the depth of knowledge and the fall of mankind. And beneath the
table, on her own erotic mission, Bronwyn placed her hand on my
crotch and squeezed.
"What do you think of my mom's date?" She asked.
I caught the date staring across the restaurant, looking for someone
to see him sitting next to Renee. He could've been standing in an
open field, deciphering constellations. I didn't care.
"He seems nice," I said. "What's his name?"
Renee would be my living canvas, evenly stretched and tenderly
smoothed over with a mix of oil and tongue. Magically balanced like
Magritte, stripped like Klimt, colored like Matisse, detailed like
Canaletto. I'd place those goddammed Monet waterlillies around her
like a Venus, and I'd have a masterpiece. I'd be a man driven insane
by his own capabilities in a matter of seconds. Suicide wouldn't
be a thought. It would be a necessity.
"What are you thinking about?" Bronwyn asked.
"Nothing," I lied. "Let's hurry up with dessert
and espresso." I grinned and Bronwyn squeezed my crotch again.
I excused myself and made it to the restroom hallway, where I waited.
In no time I looked up, and there she was, standing in front of
me. She took my hand and opened the door to the women's restroom.
Clean tile walls closed in on my pathetically sad soul. Oblivious
to Renee's noise, I disappeared into the moment. Someone knocked
on the locked door. I labored hard and we had to put that scarf
in her mouth to keep things quiet.
Within the hour I am twelve floors above the city with Bronwyn
beneath me and I can still feel the pavement below. Cabs move in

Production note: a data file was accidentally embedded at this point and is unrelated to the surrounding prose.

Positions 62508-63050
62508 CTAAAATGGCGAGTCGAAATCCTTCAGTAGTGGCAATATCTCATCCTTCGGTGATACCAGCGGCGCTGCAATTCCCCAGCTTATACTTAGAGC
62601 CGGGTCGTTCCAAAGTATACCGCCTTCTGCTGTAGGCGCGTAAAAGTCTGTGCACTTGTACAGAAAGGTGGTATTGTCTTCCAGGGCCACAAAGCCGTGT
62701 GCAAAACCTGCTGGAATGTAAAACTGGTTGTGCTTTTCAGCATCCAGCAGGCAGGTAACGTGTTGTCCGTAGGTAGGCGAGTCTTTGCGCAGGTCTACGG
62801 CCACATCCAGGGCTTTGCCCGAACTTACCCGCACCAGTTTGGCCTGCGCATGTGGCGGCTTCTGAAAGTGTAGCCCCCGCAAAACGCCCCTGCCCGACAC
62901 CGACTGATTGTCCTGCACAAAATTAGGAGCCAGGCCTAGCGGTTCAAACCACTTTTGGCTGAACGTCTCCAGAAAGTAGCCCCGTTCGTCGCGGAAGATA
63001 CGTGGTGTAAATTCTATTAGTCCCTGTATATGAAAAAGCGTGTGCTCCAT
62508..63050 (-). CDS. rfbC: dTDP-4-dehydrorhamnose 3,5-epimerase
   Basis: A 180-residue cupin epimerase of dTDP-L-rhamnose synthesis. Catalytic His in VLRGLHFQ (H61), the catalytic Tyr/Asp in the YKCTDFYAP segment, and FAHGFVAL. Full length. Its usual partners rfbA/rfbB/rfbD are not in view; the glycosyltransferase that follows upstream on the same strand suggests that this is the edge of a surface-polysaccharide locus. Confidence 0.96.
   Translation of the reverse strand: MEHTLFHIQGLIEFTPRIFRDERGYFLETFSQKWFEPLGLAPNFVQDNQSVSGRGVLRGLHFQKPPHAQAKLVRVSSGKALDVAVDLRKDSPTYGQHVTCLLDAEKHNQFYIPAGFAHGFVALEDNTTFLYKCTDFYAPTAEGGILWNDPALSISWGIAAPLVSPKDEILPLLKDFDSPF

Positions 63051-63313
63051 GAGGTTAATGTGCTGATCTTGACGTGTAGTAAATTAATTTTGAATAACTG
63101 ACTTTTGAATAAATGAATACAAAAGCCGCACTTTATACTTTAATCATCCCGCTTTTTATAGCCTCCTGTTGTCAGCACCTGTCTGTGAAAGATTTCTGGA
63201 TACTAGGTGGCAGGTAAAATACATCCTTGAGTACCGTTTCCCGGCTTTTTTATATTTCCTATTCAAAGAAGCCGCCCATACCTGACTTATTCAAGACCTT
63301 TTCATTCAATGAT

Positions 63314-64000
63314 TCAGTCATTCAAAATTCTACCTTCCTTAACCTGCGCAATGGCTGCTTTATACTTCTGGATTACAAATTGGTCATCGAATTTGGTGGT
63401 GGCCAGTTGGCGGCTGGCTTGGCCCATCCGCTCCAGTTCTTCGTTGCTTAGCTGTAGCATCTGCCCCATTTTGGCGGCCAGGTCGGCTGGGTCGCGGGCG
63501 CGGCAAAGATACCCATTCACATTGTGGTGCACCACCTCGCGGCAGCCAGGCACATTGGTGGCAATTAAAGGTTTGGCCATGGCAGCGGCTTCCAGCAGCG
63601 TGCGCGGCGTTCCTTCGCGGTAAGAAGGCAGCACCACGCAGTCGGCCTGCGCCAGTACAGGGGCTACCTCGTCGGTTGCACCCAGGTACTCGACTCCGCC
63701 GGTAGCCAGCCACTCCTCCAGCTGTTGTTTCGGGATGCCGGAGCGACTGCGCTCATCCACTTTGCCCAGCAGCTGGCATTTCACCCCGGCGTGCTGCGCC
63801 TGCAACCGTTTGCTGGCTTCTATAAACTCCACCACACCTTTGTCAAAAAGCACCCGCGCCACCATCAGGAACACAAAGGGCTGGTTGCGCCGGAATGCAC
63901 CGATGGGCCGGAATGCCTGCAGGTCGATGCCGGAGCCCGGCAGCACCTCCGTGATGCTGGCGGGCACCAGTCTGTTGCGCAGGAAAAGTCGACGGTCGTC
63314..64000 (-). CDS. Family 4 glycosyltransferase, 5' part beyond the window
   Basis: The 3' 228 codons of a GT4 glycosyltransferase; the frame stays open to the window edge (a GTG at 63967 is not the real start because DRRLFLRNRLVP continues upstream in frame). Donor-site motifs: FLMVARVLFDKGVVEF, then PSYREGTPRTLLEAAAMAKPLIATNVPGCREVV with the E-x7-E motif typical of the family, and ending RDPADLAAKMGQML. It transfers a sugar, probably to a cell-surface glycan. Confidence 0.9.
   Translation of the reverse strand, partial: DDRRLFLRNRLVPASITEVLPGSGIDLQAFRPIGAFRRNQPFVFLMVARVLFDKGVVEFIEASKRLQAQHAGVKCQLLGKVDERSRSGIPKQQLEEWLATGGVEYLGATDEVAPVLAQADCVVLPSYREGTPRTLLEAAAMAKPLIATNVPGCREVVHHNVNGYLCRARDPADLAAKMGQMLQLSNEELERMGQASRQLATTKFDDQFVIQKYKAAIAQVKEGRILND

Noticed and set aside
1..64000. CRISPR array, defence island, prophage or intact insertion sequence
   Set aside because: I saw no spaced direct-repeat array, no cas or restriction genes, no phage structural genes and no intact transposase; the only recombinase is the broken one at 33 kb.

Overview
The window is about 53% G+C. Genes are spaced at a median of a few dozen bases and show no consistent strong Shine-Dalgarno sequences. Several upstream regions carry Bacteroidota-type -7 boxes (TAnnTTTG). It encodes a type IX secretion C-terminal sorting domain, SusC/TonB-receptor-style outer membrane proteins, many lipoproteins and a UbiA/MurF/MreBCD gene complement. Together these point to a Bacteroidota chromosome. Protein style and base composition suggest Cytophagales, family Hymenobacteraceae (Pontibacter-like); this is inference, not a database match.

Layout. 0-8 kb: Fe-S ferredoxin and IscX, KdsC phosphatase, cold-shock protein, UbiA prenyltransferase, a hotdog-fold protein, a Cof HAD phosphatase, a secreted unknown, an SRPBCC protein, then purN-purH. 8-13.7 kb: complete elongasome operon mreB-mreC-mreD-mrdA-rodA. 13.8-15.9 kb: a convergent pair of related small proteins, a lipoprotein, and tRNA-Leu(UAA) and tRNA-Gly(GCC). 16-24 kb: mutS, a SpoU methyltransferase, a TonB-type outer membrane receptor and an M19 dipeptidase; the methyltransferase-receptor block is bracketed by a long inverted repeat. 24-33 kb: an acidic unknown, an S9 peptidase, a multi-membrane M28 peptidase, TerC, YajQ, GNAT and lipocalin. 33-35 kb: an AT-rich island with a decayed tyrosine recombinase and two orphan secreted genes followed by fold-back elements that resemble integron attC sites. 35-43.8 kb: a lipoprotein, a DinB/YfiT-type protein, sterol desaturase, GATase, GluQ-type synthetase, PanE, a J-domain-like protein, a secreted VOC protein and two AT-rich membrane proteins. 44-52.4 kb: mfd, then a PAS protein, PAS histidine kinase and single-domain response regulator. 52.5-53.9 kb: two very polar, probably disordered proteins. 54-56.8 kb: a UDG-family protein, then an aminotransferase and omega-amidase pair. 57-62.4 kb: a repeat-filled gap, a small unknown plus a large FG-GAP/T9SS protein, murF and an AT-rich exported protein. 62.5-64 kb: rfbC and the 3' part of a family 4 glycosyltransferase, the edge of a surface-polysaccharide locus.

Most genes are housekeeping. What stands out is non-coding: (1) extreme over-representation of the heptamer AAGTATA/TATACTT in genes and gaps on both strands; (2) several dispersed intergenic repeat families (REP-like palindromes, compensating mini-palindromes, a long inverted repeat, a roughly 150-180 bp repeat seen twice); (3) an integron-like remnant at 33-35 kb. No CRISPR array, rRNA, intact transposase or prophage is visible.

timely unison. The speed of light ricochets off sleeping skyscrapers
and baffles my brain to extinction. I think of your skin, Renee,
as I screw your daughter by rote. And when I come, all feeling escapes
me and freezes my insides to ice.
The next morning as I quietly walked out of the lobby of Bronwyn
and Renee's Fifth Avenue apartment, Renee walked in. She could have
had that fatigued, hungover look about her, but she didn't. Renee
was composure and chaos, insanity and genius, but you'd never know
the difference. She was stronger than the pull of the tide, the
glow of the moon, the shuffle of the continents. And I let her go.
I watched her go. Like me, she was soft in the middle and a rock
on the outside. Go ahead and hit me. I'm hard as granite, but pliable
I stumbled to kiss her and she embraced me like an old friend.
Public dictates proper etiquette. She pushed the elevator button
and vanished, the doors closing behind her.
But they popped back open and she stepped out.
"Forgot my scarf," she said. In a rush, she flew by me.
Renee darted between two parked Towne Cars, waving at Ivan to stop,
never looking behind. The brakes of Ivan's Mercedes lit her eyes
and all that was left was the sound of screeching New York City
cab tires. Her body was thrown against another car. I turned away.
No way to comprehend the pain.
Ivan jumped out of his car and ran to her, holding that goddamned
I stood under the awning, leaned against the brick wall. One doorman
dashed by me while another picked up the phone. Labor unions and
uniforms. There's an interesting life for you.
A crowd gathered and an ambulance soon came. Ivan in his turtleneck
and stoic face held Renee's head, as if that would bring her back.
Bronwyn ran by me in her robe and dropped in front of it all, a
dramatic display of worship and whorish appeal that struck me as
sacrilegious. I can't explain why. Medics maneuvered around them.
And finally, they were both pulled away.
That night had value and merit and a scathing epilogue. There will
always be pockets of emptiness in civilization that will lead to
decay, self doubt, and decline. Seize the day. Seize the damned
day. Many have died and come up short, never realizing the honesty
of courage or the sexiness of being bold.
I disappeared around the corner, my fingers trailed along the stone
block of the building, the hard creation of a beginning and an end.
Fuck it all, I said. I'll wander the earth alone.